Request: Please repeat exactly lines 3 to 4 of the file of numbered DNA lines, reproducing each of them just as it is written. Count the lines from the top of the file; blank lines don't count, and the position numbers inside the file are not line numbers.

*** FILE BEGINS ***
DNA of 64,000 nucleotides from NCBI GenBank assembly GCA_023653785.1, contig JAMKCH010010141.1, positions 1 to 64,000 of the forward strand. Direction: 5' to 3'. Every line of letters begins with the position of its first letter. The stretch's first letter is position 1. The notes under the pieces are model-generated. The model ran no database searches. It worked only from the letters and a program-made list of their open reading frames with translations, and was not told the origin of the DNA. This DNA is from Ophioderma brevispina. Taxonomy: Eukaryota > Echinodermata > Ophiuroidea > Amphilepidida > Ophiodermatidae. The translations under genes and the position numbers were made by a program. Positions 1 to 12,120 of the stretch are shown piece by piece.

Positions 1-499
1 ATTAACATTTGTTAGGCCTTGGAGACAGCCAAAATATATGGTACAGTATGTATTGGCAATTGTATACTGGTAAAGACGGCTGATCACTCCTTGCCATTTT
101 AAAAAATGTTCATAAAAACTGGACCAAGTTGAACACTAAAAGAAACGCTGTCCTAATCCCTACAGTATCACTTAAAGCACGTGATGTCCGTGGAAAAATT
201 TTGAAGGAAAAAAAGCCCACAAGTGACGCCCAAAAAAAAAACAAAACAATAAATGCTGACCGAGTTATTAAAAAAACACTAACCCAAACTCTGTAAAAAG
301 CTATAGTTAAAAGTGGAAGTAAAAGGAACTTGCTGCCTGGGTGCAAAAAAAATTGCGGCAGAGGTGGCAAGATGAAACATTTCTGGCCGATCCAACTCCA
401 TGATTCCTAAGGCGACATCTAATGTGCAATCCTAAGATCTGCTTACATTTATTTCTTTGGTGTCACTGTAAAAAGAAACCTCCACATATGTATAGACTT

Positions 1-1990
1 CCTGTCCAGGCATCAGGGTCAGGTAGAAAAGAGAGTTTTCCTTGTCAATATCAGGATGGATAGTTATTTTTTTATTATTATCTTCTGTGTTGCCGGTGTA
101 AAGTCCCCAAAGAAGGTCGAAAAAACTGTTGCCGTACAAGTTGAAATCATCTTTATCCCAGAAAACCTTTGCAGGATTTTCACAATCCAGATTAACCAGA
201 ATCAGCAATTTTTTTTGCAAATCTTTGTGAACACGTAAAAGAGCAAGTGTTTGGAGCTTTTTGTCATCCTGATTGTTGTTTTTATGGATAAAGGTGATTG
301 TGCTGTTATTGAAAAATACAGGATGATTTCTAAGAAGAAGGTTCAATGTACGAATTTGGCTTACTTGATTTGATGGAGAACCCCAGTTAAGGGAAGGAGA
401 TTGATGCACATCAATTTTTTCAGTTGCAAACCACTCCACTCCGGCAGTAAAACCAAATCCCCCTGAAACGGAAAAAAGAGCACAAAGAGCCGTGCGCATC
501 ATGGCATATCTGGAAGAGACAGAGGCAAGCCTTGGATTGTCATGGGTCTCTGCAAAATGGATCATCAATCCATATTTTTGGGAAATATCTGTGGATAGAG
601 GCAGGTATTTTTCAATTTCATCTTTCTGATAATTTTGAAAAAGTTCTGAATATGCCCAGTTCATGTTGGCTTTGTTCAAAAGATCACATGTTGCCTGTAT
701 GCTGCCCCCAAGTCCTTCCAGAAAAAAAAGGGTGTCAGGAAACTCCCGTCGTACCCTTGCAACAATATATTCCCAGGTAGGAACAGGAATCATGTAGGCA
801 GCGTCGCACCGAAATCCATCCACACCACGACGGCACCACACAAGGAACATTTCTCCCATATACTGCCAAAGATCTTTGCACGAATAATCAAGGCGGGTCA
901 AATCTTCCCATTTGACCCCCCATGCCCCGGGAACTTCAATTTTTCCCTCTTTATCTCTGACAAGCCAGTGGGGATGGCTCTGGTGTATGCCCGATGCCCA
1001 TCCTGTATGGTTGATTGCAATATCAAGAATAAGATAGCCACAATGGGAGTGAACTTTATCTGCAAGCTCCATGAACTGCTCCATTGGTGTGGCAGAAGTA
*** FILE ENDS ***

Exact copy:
1 ATTAACATTTGTTAGGCCTTGGAGACAGCCAAAATATATGGTACAGTATGTATTGGCAATTGTATACTGGTAAAGACGGCTGATCACTCCTTGCCATTTT
101 AAAAAATGTTCATAAAAACTGGACCAAGTTGAACACTAAAAGAAACGCTGTCCTAATCCCTACAGTATCACTTAAAGCACGTGATGTCCGTGGAAAAATT